Part 3 on this talk by Wren.
You can see earlier parts of this series on this page:
We rejoin Wren explaining about the rising referral rates to GIDs and the witch from predominantly male referrals to 75% female. Wren repeats the statement, made earlier, about the poor research base for the treatments for which she makes referrrals.
At this point Wren tells us that adults who have undergone these treatments do have a degree of continuing mental health issues, based on studies (which she does not name), but with small amounts of regret. For children and adolescents she references a Dutch study (again no specific reference provided) which followed a small group of “treated” referrals who were all doing well. She does, however, concede that this group tended to be very well functioning and arrive at the clinics at an older age. It is worth noting that the Tavistock were ideally placed to have conducted their own research. The childhood and adolescent branch of the tavistock was set up in 1989. They began administering puberty blockers in 2011. This talk was in 2019.
The next slide shows the diversity of the Tavistock’s clientele.
Finally we get to the question of evolutionary biology. Wren begins by pointing out that evolutionary biologists assume that humans are motivated by the aim of reproducing and leaving partial copies of ourselves on this earth; we are assumed to have an imperative to pass on our genes. She then breaks off and makes an interesting comment.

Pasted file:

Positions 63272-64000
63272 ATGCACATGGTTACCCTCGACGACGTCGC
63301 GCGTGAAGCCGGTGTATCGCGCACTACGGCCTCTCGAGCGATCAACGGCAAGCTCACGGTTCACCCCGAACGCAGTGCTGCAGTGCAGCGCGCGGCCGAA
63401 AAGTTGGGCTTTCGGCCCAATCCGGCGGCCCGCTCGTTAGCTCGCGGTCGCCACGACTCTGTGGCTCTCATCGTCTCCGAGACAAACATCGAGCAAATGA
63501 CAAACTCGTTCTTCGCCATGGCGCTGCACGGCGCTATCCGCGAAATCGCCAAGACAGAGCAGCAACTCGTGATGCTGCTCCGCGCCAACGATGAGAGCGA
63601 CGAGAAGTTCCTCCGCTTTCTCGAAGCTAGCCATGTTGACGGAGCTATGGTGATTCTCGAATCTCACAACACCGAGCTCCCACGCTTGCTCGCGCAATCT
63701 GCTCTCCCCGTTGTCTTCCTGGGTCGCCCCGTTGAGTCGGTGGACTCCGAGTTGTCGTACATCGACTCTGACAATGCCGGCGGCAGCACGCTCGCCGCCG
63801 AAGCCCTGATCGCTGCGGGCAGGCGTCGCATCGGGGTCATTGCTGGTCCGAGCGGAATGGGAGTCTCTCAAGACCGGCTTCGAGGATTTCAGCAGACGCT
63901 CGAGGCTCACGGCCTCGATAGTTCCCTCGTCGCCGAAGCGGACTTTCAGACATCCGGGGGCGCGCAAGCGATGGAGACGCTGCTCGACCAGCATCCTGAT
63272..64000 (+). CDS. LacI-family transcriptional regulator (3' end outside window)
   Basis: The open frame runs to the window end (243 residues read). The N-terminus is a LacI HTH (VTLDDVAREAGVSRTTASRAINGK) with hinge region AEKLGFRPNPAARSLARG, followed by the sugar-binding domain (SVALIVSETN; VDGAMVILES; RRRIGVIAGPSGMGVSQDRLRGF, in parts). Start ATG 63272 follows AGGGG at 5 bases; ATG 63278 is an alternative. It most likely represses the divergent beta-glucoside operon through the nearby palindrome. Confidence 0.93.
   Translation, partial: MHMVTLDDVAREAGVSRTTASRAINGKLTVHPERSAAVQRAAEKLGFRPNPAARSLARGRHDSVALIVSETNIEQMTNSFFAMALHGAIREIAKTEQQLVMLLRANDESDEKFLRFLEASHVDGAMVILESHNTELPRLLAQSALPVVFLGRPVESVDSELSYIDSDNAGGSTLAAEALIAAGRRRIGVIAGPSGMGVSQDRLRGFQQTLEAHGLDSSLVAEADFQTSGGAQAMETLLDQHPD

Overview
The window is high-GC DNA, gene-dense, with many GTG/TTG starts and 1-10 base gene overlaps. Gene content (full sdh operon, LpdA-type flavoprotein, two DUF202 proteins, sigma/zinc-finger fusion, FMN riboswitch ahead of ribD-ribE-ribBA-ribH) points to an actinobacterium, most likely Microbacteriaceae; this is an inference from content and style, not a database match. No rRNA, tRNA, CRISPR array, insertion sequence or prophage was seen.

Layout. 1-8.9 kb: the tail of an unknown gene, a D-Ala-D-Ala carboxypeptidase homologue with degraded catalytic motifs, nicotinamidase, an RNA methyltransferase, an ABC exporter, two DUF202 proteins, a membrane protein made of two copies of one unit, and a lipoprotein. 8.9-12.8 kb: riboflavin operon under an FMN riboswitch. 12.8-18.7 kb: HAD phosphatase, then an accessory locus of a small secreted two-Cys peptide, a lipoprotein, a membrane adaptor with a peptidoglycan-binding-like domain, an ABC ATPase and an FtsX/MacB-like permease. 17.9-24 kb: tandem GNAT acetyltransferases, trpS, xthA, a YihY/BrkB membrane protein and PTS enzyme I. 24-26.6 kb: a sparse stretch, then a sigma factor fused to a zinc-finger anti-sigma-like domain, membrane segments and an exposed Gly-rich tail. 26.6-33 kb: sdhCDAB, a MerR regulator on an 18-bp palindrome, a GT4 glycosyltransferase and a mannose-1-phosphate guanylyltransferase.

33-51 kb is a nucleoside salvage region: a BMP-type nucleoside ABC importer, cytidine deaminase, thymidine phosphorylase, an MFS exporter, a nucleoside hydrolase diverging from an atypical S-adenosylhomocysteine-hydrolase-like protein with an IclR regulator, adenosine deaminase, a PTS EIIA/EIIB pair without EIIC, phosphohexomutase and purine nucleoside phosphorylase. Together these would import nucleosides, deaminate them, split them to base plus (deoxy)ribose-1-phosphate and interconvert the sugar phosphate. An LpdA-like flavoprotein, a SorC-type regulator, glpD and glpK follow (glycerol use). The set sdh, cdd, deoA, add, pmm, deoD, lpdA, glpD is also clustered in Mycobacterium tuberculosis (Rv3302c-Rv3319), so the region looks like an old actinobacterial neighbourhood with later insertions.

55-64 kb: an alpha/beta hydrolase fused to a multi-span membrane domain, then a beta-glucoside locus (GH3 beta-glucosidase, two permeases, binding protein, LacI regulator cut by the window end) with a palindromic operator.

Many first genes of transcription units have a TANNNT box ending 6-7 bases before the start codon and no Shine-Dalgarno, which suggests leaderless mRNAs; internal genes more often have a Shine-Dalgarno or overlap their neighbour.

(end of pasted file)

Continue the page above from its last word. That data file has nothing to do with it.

She continues by focussing on research re homosexuality which, she is careful to point out, she is not conflating with gender atypical presentations. She then says “Obviously, like Gender Dysphoria we assume like homosexuality has existed throughout history and in all known cultures” . I would say that is a highly contested statement, the latter yes, but “Gender Dysphoria” is a relatively new concept which has pathologised people who do not conform to expectations for their sex, many of them homosexual.
Wren continues by acknowledging that homosexuals are a statistically small section of society but then swiftly moves on to argue that sexuality can be fluid, particularly in females. (Is this how she is able to ignore the targeting of Lesbians who do not wish to entertain “male lesbians” as partners?).
Wren expresses caution about looking for a biological explanation, for both homosexuality and gender identity, because it risks being oppressive. If we seek explanations we could also seek the means to “cure” or “suppress” these experiences. This is where lumping homosexuality in with “gender minorities” is deeply unhelpful. The former does not need a lifetime’s dependence on cross sex hormones or risky surgeries.